Broadhurst hails key role PGA pro has played in his Senior successes

Broadhurst hails key role PGA pro has played in his Senior successes


Paul Broadhurst has hailed the positive influence PGA Professional Tim Rouse’s coaching continues to have on his game after winning the Staysure PGA Seniors Championship at Formby.

Broadhurst, a member of the 1999 European Ryder Cup team and Honorary PGA Member, first hooked up with Rouse, the head pro at Northants County Golf Club, eight years ago when he was preparing to join what was then known as the European Senior Tour.

“It all started when I played a PGA Midland event at South Staffs and won it,” recalled Broadhurst. “We were having dinner afterwards and I told Tim I had no idea how I won or what I’m doing.

“I’d just finished on the main Tour and my game was a mess and I was getting by on experience and not much else. He told me to go along to his club and see if he could help me.

“I played a lot of PGA Midland events, pro-ams and things over a three-year period and tested what we worked on.”

That work included a major change to the position of Broadhurst’s head when he addressed the ball, an inherent fault that had not been tackled by several top coaches.

“I told him I didn’t mind what I did or what changes I made but I had to be ready when I turned 50 in 2015 and was eligible for the Senior Tour.

“The biggest change was the position of my head at address. I worked with a lot of top teachers in the world over the years and nobody ever mentioned how I looked at the ball.

"My head was tilted to the right against my shoulder which got the club whipping inside on the backswing.

“It’s something I had struggled with all my career but nobody told me how to cure it. Tim just moved my head so I was looking at the ball square on. That took care of the back swing.”

Broadhurst also had considerable issues keeping the ball in play, especially off the tee and Rouse recalled: “When we first started working together, he wasn’t a good driver of the ball.

“He struggled to keep the ball in play. We made some changes and he suffered for a year to 18 months but since then he’s become very accurate.

The proof of that particular pudding is in the stats and Broadhurst explained: “Last year on the Champions Tour I was number one driving – accuracy and distance combined. Accuracy I was fourth.

“Any pro that knew me on Tour would have said there’s no way that can happen because I was about 150th in the stats on the driving. I was so poor off the tee I would hit 40 per cent fairways. Now I hit 75 per cent of fairways. That’s been a massive turnaround that’s bred a lot of confidence. It’s made the game a lot easier.”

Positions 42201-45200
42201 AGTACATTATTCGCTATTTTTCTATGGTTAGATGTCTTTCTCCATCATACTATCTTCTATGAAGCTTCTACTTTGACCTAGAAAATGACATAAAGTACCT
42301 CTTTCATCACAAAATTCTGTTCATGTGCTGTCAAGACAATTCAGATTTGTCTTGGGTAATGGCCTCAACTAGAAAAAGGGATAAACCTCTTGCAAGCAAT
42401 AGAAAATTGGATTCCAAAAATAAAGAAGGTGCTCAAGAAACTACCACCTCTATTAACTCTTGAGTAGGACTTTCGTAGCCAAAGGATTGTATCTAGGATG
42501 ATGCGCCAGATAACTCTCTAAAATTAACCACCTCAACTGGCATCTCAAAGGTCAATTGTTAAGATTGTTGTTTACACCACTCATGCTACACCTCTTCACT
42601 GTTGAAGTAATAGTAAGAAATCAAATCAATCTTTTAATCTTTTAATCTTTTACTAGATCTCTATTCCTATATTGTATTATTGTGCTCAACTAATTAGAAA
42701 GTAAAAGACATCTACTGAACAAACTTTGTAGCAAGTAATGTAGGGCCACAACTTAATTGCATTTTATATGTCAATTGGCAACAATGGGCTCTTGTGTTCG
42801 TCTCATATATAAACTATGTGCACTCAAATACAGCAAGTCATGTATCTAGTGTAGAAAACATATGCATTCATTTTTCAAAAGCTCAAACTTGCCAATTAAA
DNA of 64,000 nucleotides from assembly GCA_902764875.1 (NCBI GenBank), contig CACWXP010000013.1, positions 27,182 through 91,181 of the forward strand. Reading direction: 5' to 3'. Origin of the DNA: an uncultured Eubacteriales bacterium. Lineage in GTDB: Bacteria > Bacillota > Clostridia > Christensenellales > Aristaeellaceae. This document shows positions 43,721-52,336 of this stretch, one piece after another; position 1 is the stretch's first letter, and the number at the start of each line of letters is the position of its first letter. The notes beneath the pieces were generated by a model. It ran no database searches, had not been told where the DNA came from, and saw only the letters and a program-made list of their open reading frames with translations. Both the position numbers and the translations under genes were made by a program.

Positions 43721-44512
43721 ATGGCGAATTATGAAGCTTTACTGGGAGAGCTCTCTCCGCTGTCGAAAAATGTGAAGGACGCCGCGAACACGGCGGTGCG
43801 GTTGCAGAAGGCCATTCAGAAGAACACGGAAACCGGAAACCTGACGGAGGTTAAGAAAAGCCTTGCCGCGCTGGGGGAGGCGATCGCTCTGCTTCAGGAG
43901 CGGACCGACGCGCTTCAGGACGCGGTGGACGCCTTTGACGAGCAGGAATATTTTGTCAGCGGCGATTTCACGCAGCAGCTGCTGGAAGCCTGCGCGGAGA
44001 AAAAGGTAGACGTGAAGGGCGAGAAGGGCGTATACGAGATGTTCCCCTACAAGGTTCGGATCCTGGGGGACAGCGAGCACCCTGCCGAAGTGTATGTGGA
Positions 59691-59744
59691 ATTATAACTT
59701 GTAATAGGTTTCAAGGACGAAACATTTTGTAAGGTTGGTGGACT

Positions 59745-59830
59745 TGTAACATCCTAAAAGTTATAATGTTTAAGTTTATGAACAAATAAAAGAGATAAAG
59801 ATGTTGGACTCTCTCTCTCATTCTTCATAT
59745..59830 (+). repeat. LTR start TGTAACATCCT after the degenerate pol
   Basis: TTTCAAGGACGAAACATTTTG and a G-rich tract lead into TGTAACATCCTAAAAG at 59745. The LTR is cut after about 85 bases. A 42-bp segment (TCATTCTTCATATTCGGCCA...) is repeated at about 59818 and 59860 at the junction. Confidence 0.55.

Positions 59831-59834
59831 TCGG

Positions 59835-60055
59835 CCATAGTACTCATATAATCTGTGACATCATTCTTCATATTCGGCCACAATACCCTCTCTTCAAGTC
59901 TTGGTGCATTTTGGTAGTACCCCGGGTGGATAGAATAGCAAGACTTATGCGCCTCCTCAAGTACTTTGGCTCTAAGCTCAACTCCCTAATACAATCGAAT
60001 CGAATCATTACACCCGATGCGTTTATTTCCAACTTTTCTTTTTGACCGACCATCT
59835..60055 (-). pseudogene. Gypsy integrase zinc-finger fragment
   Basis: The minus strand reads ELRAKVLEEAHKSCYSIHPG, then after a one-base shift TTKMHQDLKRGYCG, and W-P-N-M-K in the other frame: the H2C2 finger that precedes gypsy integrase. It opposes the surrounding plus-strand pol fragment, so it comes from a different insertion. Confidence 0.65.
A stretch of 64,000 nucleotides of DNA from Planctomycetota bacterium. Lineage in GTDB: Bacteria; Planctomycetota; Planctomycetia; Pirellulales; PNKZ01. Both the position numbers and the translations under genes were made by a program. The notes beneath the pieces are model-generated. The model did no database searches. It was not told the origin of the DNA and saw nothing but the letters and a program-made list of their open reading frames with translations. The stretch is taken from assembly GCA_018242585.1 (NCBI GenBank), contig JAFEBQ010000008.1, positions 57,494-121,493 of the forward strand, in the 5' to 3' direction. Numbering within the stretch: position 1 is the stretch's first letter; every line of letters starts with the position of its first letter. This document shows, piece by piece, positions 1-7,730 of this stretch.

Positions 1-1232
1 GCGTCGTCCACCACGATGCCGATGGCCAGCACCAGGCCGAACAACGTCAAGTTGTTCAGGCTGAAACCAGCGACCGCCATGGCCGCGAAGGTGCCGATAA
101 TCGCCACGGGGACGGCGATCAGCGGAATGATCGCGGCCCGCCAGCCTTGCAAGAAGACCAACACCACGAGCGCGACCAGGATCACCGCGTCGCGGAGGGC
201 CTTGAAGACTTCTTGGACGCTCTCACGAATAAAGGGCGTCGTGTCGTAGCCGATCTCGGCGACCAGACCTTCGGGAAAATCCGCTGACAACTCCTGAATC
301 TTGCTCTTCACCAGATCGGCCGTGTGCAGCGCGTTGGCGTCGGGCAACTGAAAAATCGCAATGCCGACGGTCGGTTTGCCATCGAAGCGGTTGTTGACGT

So easy in fact that, once he became eligible for the European Senior Tour Broadhurst hit the ground running. He won his first event, the Scottish Senior Open, and has not looked back.

Five more victories on the European Senior Tour have followed, a quintet that includes the Senior Open Championship at Carnoustie in 2016. In addition, he has won the John Jacobs Trophy twice as a result of topping the Senior Tour order of merit and racked up another five wins on the PGA Champions Tour in the USA.

Competing in the PGA Champions Tour events has meant Broadhurst dividing his time between the USA and his home in Warwickshire – a scenario that has resulted in Rouse (above) coaching him remotely.

“If I’m really struggling I send him a couple of videos,” Broadhurst explained. “I can almost guess what he’s going to tell me. It’s either my head position needs altering or I move slightly off it in the backswing.

“It’s basically keep your head in the right position and stillness over the ball. That’s it really – it’s pretty simple but you know what us pros are like. We’re looking for other things.”

Trans-Atlantic travel earlier this year also caused Broadhurst to contract a debilitating bout of vertigo that made it almost impossible for him to play let alone to the high standards he has attained.

“I had vertigo from March time until about a month ago,” he said. “I was really struggling in the States – I was trying to play with it but not doing that well. I managed to see a doctor over there – he’d read about my condition, prescribed some medication and that seems to have worked.

“I’ve been OK for the last three or four tournaments, so fingers crossed that’s behind me.”

Another legacy of trans-Atlantic travel has been the need for Broadhurst to quarantine because of the Coronavirus pandemic. However, he was able to meet up with Rouse before the Senior Open at Sunningdale and Staysure PGA Seniors Championship at Formby.

“We had a couple of sessions before Sunningdale and he put some hard work in,” said Rouse. “He also said he was starting to feel better and that made a big difference.

“He competed at Sunningdale and got close. That gave him the boost to go to Formby and play at his best.”

Broadhurst added: “We met up a couple of times before Formby – it was just tweaks really.

“We worked on squaring up my hips, which felt a bit awkward for a couple of days. But I played well at Sunningdale and took it into Formby.

“You have to drive well round Formby, which I did. I only went in a couple of bunkers all week. You can lay back there to avoid them and have a long second shot but I took it on because I was driving it well and was going in with short irons which I’m sure helped.

“Looking back, Tim’s remit when we first got together was to sort me out in three-and-a-half years. He’s certainly done that. He’s helped me unbelievably and still does - look at my record since I turned 50.”







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